Professor James G. Needham, a Cornell University dragonfly expert of some years ago, hand-fed housefly after housefly to a captive dragonfly held in his fingers. Needham learned that the dragonfly had an insatiable appetite or, as he described it, a “bottomless pit.”
There are approximately 108 species of dragonflies known to exist in Wisconsin and most of them are difficult to observe, simply because they seldom perch long enough to offer you a good look. Such was the case late one afternoon after Charlotte and I had finished working in our garden. The natural area north of the garden shed has frequently been inhabited by several species of dragonflies, especially widow skimmers, even though that site is at least two miles from the nearest water at Lost Lake. Bear in mind that dragonflies are very strong fliers.
One dragonfly absolutely taunted me as it momentarily perched on a tall, weedy stalk just inches from my face. Naturally my camera was in the house, but at least I got a good look at what I think was a female Twelve-spotted Skimmer. Several consecutive sunny days have been forecasted which will give me good chances to get some pictures.
Capturing dragonflies is good for scientific research but isn’t recommended for one to simply have a good look at or to collect the specimens. Actually it’s a federal offense to even capture a Hine’s Emerald Dragonfly, a federally threatened insect, unless you have a state and federal permit. Dragonflies are very difficult to catch in a net and their vivid colors fade quite quickly after they have been collected. In case you want to study, admire and identify dragonflies, which I highly recommend, the advice of experts is to: 1. Use close-focusing binoculars or, 2. Choose a camera having a 100-200mm macro lens for getting good close-up pictures. Some of today’s digital cameras and lenses have built-in anti-vibration features that enable you to obtain remarkably clear hand-held pictures.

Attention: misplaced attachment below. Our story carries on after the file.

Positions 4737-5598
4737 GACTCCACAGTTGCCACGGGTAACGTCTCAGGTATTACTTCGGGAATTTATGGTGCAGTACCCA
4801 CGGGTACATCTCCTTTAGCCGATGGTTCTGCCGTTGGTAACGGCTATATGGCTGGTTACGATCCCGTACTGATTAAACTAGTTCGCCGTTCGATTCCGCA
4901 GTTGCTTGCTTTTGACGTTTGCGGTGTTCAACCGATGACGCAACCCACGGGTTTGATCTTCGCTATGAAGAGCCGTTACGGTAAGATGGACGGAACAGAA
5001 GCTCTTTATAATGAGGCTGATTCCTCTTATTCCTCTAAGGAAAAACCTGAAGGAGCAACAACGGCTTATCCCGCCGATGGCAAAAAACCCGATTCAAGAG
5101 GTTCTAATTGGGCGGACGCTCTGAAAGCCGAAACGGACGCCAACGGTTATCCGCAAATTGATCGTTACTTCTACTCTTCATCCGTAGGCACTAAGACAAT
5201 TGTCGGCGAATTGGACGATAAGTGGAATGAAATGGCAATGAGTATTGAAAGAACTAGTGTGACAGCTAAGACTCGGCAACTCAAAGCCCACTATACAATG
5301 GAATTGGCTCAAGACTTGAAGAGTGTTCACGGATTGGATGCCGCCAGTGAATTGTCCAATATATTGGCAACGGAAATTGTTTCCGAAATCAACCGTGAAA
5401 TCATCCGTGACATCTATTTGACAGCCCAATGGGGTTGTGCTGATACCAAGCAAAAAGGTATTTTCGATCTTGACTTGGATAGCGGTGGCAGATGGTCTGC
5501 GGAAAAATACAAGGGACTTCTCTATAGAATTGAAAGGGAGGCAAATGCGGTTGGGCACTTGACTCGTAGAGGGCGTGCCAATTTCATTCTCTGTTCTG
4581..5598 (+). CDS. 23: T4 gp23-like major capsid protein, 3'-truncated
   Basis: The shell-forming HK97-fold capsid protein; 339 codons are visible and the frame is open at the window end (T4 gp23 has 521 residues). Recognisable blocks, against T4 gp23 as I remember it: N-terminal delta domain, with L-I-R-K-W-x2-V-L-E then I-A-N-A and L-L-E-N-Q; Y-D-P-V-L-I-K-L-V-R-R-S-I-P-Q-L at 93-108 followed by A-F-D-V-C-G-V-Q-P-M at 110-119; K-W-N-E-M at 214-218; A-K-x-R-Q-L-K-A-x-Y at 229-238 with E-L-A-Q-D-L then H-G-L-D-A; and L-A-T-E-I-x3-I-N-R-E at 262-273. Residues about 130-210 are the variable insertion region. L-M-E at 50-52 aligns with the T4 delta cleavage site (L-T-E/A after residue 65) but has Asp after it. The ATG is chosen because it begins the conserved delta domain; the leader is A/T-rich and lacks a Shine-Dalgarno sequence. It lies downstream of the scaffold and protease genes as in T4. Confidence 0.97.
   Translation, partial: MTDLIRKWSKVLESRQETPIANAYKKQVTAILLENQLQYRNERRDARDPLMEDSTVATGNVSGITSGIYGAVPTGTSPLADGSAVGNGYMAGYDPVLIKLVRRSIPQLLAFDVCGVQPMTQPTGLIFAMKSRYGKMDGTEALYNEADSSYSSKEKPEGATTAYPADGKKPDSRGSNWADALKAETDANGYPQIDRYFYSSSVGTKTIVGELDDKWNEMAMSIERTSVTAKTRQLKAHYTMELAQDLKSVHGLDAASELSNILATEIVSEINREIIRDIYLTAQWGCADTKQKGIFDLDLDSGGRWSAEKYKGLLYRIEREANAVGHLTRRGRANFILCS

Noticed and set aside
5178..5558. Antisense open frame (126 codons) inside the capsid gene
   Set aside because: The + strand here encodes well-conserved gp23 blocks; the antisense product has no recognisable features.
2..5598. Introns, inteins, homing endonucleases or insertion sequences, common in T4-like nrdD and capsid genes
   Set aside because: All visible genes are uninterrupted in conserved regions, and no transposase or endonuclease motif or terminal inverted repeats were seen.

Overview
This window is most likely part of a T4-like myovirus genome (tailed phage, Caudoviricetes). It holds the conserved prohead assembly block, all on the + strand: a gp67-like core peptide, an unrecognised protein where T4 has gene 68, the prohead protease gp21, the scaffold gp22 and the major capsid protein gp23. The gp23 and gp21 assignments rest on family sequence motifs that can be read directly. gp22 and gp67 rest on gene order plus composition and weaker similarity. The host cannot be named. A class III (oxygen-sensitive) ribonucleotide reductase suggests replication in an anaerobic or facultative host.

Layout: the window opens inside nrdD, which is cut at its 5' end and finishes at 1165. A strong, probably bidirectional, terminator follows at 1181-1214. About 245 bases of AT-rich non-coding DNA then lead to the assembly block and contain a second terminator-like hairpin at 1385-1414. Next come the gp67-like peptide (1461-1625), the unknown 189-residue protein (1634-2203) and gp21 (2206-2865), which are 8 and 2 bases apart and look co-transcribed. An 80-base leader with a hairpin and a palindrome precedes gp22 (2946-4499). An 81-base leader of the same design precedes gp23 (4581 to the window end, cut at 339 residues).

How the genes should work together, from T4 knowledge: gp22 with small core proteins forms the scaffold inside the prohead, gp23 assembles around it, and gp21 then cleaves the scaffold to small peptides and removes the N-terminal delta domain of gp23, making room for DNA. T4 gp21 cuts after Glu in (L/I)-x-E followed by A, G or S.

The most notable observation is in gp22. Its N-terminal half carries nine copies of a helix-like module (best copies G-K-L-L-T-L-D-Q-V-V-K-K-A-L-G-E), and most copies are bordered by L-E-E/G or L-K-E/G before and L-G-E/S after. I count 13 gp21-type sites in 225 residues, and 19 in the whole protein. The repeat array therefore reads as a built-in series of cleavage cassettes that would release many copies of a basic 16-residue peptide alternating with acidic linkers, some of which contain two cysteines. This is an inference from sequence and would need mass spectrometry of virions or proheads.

Just the names of some of the dragonflies known to be in Door County are enough to excite one’s imagination. Species include the American Emerald, Dot-tailed Whiteface, Ruby Meadowhawk, Crimson-ringed Whiteface, Calico Pennant, Williamson’s Emerald and the White-faced Meadowhawk.
Please consider observing, enjoying and photographing dragonflies a privilege, and along with privileges go responsibilities. Do what you can, even in a small way, to help preserve the wetlands so critical to the lifecycles of dragonflies and they in turn will amply reward you.
I look at what surely has to be one of the most beautiful and astounding creatures in nature, dazzling jeweled flier in the summer sunshine. The dragonfly has earned its rank near the top of all the fliers by first spending months on the murky bottom of a sluggish stream or pond. Watching dozens of dragonflies executing spirals, loops, zig-zags, stalls and other amazing aeronautical maneuvers in their insect-capturing feats will prove to be an exhilarating and memorable summer adventure.
I hereby nominate the dragonfly as Wisconsin’s official state insect. Hail to the “mosquito hawk!”